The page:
Sunday, 10 February 2013

Barbra STREISAND: Guilty

(#240: 8 November 1980, 2 weeks)

Track listing: Guilty (Duet with Barry Gibb)/Woman In Love/Run Wild/Promises/The Love Inside/What Kind Of Fool (Duet with Barry Gibb)/Life Story/Never Give Up/Make It Like A Memory

What is it with Barbra Streisand and her need to snuggle up to tall, beardy men? At least Guilty does not feature hamfisted attempts by Barry Gibb to be Jim Morrison or Alice Cooper, but in all other senses it is the musical sequel to A Star Is Born - “Make It Like A Memory” indeed. This is also the third Streisand album I’ve had to write about in as many years and I have to come to the conclusion that Streisand, try as she might, cannot do pop. Pop music is beyond her ken. The singing of pop music involves taking the listener into your confidence, persuading you to believe in them. Whereas Streisand hectors her listener, demanding that she be believed.

I am not sure whether this represents much of an advance on Spirits Having Flown or her second Greatest Hits volume; in a lot of ways Guilty may signal a regression. At the time it must have felt like a clash of some sort of titans, Barbra and the Bee Gees, both intent on finding their own ways out of disco (Streisand having come off a US number one duet with Donna Summer), but the clash here feels more like an extended yawn of overcooked melancholy. Note the billing on the cover: Streisand, the surname alone, like Sinatra, or Olivier, or God. One’s credulity stretches as neatly as the white silk in which she and Gibb are dressed.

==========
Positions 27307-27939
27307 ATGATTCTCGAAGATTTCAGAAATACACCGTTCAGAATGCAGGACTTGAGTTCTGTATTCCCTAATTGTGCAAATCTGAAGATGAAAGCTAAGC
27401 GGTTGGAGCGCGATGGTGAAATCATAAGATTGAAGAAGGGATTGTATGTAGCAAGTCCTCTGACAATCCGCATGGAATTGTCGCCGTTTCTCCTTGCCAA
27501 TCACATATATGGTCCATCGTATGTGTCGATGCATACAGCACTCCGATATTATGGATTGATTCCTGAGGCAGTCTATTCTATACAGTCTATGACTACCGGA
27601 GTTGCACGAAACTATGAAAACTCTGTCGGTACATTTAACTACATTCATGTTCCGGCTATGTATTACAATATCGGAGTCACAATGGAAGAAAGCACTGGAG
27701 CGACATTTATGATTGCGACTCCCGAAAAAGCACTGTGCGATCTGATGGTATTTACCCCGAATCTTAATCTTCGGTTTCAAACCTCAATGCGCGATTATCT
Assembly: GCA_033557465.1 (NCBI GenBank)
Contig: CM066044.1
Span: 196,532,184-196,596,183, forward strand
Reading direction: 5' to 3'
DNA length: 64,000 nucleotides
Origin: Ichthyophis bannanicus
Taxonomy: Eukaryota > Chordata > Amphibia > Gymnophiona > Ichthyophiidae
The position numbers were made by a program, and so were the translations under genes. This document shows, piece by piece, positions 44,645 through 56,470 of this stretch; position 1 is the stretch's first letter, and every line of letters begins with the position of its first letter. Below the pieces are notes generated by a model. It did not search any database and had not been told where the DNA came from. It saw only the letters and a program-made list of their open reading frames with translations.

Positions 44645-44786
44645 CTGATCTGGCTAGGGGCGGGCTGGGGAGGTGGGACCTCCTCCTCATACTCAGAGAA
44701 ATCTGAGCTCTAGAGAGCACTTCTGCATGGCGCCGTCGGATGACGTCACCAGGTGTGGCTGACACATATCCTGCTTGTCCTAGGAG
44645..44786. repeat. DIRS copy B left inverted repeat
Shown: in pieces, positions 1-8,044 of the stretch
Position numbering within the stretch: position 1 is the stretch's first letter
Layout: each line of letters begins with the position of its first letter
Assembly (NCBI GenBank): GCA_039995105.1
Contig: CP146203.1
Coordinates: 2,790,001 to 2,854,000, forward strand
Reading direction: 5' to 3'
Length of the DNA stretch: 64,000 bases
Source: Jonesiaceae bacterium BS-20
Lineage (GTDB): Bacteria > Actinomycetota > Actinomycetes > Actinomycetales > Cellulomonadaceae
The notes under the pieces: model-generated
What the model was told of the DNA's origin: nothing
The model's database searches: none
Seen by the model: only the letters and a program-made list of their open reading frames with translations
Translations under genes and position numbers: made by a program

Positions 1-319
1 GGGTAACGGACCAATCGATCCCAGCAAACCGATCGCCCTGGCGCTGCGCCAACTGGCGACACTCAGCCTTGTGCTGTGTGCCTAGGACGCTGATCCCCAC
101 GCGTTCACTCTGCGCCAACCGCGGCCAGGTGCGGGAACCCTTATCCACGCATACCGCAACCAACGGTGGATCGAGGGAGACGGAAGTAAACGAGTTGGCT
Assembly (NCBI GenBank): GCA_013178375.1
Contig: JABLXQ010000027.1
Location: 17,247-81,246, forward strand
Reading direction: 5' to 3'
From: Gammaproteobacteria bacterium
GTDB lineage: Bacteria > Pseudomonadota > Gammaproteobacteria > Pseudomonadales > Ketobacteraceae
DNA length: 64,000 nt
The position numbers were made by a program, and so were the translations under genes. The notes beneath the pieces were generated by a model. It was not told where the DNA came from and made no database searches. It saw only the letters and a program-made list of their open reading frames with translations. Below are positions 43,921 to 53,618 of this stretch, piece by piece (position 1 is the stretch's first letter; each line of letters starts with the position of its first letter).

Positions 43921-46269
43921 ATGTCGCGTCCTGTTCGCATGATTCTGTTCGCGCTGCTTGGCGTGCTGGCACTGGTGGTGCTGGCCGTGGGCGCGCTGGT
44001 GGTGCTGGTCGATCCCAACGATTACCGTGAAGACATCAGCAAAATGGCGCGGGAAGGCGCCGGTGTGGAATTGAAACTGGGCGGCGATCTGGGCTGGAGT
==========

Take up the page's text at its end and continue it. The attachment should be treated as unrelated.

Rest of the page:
The Bee Gees let it be known that they were more than keen to work with Streisand; Streisand’s people read that and considered. Robert Stigwood was brought in for negotiations: well, he told Streisand, there are three Bee Gees, so they’ll want 75% of royalties. But they all sound the same, protested Streisand, how much would just one cost? So it was agreed that she would work with Barry alone, although the writing credits tell a different story; four of the nine songs (including “Woman In Love”) were co-written by Barry and Robin; the title song was co-written by Barry, Robin and Maurice; three songs were co-written by Barry with co-producer Albhy Galuten. Only “The Love Inside” was composed by Barry alone.